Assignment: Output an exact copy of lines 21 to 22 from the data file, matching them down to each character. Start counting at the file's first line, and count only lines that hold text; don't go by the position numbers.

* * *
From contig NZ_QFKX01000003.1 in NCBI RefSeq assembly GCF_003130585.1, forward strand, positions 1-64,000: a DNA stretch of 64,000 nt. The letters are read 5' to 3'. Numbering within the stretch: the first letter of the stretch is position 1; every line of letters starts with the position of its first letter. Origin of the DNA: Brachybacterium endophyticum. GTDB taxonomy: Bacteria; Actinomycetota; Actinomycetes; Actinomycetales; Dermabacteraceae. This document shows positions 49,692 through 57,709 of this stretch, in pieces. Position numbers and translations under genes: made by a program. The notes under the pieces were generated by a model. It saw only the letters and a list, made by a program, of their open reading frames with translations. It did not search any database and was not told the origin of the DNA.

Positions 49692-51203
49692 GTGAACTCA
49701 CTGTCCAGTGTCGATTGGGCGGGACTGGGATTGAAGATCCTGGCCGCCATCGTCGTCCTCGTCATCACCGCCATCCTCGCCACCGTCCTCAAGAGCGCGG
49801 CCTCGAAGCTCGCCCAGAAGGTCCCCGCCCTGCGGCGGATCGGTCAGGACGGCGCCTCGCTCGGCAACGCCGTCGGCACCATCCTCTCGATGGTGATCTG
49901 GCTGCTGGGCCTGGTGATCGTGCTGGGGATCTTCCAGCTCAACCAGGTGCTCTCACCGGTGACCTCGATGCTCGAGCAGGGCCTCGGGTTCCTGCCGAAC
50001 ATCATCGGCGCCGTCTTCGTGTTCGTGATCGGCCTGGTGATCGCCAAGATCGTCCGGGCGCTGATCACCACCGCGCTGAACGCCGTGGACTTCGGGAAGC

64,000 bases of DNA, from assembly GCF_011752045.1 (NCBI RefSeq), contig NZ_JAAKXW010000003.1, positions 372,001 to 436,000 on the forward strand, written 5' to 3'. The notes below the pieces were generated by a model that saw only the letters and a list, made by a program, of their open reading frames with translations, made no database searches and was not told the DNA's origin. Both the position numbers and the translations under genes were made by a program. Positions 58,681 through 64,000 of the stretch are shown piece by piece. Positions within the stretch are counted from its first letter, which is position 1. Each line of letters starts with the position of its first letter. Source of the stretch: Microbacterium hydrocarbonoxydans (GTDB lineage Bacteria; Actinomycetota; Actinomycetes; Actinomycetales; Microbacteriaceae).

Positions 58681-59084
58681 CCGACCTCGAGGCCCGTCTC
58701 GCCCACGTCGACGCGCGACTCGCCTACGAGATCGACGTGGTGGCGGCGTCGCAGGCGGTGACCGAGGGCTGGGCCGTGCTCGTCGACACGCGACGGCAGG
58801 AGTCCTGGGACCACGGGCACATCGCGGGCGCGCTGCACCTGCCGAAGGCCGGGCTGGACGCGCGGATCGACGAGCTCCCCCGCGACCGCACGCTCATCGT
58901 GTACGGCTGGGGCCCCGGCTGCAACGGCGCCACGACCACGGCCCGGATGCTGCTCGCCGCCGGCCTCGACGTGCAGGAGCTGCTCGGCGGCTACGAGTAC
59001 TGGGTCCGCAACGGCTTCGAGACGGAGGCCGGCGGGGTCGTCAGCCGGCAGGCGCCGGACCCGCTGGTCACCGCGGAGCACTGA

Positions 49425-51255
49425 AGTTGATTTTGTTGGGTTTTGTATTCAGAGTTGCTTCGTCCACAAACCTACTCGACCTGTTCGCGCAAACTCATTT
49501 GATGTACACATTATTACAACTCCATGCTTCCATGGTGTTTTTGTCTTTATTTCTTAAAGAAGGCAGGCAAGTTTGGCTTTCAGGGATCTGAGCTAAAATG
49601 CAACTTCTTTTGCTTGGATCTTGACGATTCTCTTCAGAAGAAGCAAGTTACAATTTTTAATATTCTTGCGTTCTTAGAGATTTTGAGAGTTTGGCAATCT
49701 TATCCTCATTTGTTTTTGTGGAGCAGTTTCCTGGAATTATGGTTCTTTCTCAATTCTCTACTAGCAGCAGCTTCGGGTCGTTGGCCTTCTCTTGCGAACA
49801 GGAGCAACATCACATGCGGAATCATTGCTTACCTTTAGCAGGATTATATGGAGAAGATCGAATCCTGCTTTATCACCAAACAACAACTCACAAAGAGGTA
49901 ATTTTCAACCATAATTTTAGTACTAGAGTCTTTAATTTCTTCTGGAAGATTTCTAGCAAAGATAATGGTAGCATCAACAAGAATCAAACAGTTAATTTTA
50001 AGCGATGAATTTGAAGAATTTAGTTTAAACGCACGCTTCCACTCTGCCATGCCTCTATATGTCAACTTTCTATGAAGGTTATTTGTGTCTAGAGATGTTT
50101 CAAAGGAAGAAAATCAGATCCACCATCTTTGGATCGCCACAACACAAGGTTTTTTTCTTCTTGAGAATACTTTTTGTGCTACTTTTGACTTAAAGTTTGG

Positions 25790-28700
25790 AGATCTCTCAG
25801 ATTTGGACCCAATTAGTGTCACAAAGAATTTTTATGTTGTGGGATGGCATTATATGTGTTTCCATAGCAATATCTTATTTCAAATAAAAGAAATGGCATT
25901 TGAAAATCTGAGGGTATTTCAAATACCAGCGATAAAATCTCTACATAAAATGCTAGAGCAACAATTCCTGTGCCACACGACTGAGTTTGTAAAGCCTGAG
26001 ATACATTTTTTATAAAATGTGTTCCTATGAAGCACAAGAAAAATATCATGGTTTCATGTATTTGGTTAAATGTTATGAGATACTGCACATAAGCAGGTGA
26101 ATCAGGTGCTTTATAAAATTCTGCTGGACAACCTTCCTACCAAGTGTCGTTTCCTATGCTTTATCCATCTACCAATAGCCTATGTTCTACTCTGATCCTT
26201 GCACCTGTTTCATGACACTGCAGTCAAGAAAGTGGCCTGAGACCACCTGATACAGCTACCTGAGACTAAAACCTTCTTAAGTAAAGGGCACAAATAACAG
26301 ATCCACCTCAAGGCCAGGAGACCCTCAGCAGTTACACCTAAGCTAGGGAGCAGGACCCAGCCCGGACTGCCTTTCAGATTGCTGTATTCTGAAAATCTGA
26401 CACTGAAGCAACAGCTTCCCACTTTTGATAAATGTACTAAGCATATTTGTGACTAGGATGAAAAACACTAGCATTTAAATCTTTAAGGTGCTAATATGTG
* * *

49901 ATTTTCAACCATAATTTTAGTACTAGAGTCTTTAATTTCTTCTGGAAGATTTCTAGCAAAGATAATGGTAGCATCAACAAGAATCAAACAGTTAATTTTA
50001 AGCGATGAATTTGAAGAATTTAGTTTAAACGCACGCTTCCACTCTGCCATGCCTCTATATGTCAACTTTCTATGAAGGTTATTTGTGTCTAGAGATGTTT